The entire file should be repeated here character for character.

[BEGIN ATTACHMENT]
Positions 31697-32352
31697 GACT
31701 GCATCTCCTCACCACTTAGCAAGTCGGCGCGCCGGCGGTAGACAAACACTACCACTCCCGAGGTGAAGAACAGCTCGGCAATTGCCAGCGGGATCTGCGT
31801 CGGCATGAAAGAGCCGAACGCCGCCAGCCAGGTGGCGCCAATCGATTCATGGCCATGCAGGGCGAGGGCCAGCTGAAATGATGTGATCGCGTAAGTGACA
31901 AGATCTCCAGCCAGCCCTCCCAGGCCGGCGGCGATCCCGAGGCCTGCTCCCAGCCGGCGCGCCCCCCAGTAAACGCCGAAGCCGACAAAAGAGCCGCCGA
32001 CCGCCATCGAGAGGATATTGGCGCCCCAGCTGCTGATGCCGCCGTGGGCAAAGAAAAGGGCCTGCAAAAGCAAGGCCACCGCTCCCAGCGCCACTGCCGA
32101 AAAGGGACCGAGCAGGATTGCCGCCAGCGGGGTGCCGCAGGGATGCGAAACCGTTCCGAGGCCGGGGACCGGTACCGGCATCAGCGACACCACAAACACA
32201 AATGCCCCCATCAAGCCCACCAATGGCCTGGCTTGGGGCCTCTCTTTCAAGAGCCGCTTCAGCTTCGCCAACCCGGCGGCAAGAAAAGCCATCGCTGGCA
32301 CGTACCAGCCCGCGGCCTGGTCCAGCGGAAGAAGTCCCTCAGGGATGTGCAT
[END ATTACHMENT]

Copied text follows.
Positions 31697-32352
31697 GACT
31701 GCATCTCCTCACCACTTAGCAAGTCGGCGCGCCGGCGGTAGACAAACACTACCACTCCCGAGGTGAAGAACAGCTCGGCAATTGCCAGCGGGATCTGCGT
31801 CGGCATGAAAGAGCCGAACGCCGCCAGCCAGGTGGCGCCAATCGATTCATGGCCATGCAGGGCGAGGGCCAGCTGAAATGATGTGATCGCGTAAGTGACA
31901 AGATCTCCAGCCAGCCCTCCCAGGCCGGCGGCGATCCCGAGGCCTGCTCCCAGCCGGCGCGCCCCCCAGTAAACGCCGAAGCCGACAAAAGAGCCGCCGA
32001 CCGCCATCGAGAGGATATTGGCGCCCCAGCTGCTGATGCCGCCGTGGGCAAAGAAAAGGGCCTGCAAAAGCAAGGCCACCGCTCCCAGCGCCACTGCCGA
32101 AAAGGGACCGAGCAGGATTGCCGCCAGCGGGGTGCCGCAGGGATGCGAAACCGTTCCGAGGCCGGGGACCGGTACCGGCATCAGCGACACCACAAACACA
32201 AATGCCCCCATCAAGCCCACCAATGGCCTGGCTTGGGGCCTCTCTTTCAAGAGCCGCTTCAGCTTCGCCAACCCGGCGGCAAGAAAAGCCATCGCTGGCA
32301 CGTACCAGCCCGCGGCCTGGTCCAGCGGAAGAAGTCCCTCAGGGATGTGCAT